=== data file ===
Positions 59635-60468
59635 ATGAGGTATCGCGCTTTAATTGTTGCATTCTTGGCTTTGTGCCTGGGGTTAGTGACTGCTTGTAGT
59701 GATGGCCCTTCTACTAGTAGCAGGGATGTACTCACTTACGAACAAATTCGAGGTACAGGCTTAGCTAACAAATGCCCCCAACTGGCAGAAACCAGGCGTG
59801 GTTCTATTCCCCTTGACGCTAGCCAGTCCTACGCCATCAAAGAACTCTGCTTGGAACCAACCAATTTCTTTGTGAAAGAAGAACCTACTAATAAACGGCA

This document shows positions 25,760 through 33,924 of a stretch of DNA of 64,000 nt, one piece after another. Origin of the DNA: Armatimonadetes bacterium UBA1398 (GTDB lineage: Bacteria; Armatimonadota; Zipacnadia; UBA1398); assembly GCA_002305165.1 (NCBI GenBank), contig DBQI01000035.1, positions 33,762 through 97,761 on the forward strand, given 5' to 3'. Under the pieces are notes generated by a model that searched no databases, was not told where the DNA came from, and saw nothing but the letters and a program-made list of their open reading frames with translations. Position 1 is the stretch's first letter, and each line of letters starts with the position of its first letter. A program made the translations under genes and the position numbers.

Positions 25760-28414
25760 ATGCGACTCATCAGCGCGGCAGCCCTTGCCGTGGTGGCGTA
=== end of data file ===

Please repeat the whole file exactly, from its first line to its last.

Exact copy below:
Positions 59635-60468
59635 ATGAGGTATCGCGCTTTAATTGTTGCATTCTTGGCTTTGTGCCTGGGGTTAGTGACTGCTTGTAGT
59701 GATGGCCCTTCTACTAGTAGCAGGGATGTACTCACTTACGAACAAATTCGAGGTACAGGCTTAGCTAACAAATGCCCCCAACTGGCAGAAACCAGGCGTG
59801 GTTCTATTCCCCTTGACGCTAGCCAGTCCTACGCCATCAAAGAACTCTGCTTGGAACCAACCAATTTCTTTGTGAAAGAAGAACCTACTAATAAACGGCA

This document shows positions 25,760 through 33,924 of a stretch of DNA of 64,000 nt, one piece after another. Origin of the DNA: Armatimonadetes bacterium UBA1398 (GTDB lineage: Bacteria; Armatimonadota; Zipacnadia; UBA1398); assembly GCA_002305165.1 (NCBI GenBank), contig DBQI01000035.1, positions 33,762 through 97,761 on the forward strand, given 5' to 3'. Under the pieces are notes generated by a model that searched no databases, was not told where the DNA came from, and saw nothing but the letters and a program-made list of their open reading frames with translations. Position 1 is the stretch's first letter, and each line of letters starts with the position of its first letter. A program made the translations under genes and the position numbers.

Positions 25760-28414
25760 ATGCGACTCATCAGCGCGGCAGCCCTTGCCGTGGTGGCGTA